Mazda Goes With the Batteries

There were some rumors and news flying around in March of last year that Mazda was in talks with Toyota to get their hands on the hybrid technology they had developed. The system people had mentioned was the Toyota Synergy Hybrid Tech and was to be combined with the Mazda Sky engines. The vehicles were slated to be available in 2013.

Mazda SKY Engine

This week Mazda announced that they will be offering electric vehicles starting on 2012. The vehicle will be the Mazda 2/Demio and will be offered to fleet accounts, like government and larger corporations, instead of individuals.

Mazda makes no mention of the hybrid technology that they were working on getting from Toyota. This leads me to speculate that with the news of the all-electric car and the gasoline technology advances that Mazda has been working on we might not see a hybrid from Mazda. I personally don’t think it would be worth it for Mazda to continue pursuing 3 different paths for better fuel economy. Given the size of Mazda it doesn’t make much sense from a cost standpoint. The Sky drivetrains will make Mazda competitive with most of the hybrids on the market without having to run heavy batteries and hybrid drivetrain systems. The all-electric vehicles are going to be strictly fleet vehicles, which means there is no need for the infrastructure of charging stations.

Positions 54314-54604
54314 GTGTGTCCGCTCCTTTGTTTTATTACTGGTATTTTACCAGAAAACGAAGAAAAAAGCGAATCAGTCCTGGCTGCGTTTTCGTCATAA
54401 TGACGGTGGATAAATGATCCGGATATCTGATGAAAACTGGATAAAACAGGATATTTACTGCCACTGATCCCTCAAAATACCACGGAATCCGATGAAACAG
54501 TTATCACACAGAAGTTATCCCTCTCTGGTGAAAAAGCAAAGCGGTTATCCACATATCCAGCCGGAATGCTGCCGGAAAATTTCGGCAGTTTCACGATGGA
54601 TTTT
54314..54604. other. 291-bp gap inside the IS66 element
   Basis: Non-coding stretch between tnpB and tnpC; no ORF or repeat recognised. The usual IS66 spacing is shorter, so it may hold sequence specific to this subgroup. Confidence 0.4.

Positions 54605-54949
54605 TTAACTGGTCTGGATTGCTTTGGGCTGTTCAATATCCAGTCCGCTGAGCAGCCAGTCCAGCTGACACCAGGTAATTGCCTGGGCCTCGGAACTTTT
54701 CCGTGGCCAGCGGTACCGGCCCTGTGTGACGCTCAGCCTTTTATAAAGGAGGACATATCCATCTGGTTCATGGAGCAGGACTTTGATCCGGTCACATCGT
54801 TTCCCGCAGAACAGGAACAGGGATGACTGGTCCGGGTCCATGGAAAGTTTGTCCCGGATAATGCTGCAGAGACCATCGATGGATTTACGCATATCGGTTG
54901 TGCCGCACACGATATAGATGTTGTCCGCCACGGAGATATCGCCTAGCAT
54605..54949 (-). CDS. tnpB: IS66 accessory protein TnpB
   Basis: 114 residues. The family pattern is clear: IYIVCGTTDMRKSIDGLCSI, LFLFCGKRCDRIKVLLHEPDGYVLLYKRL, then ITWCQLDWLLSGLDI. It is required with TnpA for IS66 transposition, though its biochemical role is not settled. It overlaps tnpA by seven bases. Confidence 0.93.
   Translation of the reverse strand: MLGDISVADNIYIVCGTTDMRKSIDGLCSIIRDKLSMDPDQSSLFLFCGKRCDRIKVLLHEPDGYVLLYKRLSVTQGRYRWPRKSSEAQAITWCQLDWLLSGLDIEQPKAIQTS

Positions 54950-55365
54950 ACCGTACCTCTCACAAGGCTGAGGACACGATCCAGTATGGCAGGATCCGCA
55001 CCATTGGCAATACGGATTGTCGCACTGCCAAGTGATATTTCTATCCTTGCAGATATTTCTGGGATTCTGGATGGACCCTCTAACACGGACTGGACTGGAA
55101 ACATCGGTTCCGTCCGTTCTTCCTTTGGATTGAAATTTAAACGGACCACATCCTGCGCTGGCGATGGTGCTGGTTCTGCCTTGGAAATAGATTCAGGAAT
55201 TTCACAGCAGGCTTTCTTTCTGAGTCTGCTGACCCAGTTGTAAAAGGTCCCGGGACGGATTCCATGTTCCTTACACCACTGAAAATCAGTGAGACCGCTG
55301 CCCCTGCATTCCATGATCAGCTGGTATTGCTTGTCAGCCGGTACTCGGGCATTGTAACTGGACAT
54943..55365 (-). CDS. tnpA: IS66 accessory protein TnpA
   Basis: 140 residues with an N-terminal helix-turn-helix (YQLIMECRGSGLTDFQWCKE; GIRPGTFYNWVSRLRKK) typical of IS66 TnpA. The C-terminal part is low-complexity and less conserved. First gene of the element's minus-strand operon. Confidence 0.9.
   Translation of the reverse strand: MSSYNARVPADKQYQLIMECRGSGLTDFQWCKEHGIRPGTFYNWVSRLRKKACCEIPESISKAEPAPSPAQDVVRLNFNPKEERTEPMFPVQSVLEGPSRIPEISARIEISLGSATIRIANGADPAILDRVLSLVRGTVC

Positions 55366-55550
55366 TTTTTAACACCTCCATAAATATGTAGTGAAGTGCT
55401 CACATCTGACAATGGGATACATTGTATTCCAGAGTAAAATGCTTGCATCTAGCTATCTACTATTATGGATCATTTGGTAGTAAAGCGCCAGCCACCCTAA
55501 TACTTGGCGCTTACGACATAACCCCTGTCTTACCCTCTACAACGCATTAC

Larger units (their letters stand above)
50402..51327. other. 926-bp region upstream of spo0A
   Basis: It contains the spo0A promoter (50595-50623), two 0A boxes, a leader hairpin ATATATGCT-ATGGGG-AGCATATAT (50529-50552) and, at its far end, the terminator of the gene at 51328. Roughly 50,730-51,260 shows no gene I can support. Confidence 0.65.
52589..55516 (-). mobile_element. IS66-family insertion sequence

Mazda did have one hybrid vehicle in the past, the Tribute, but it was based on the Ford Escape. With Ford only owning about 3% in Mazda these days, the technology sharing looks to have changed between the two companies to a minimal amount.

I do look forward to seeing what Mazda can innovate for the electric vehicle. Mazda has always been willing to go a different direction from other car manufacturers to solve problems. I think we will see an example of that in 2012, much like what we have seen with the Sky engine systems.

What do you guys think?


One Reply to “Mazda Goes With the Batteries”

  1. Initial responses to the Sky engines seems to be a bit more tepid than anyone expected, but there jury is still out. I agree that a hybrid doesn’t make sense, at least not an independently developed system. From what I have seen, Mazda has poured more development resources into hydrogen powerplants anyway, but they seem to be out of vogue at the moment.

    I think the bigger question right now revolves around transmissions. I haven’t looked into it much, but has Mazda done much in the direction of dual-clutch systems? Their manual gearboxes have been among the best in the industry for the last few years, but consumer interest and rising governmental fuel efficiency standards seem to be making DCTs a necessity for all manufacturers in the future.

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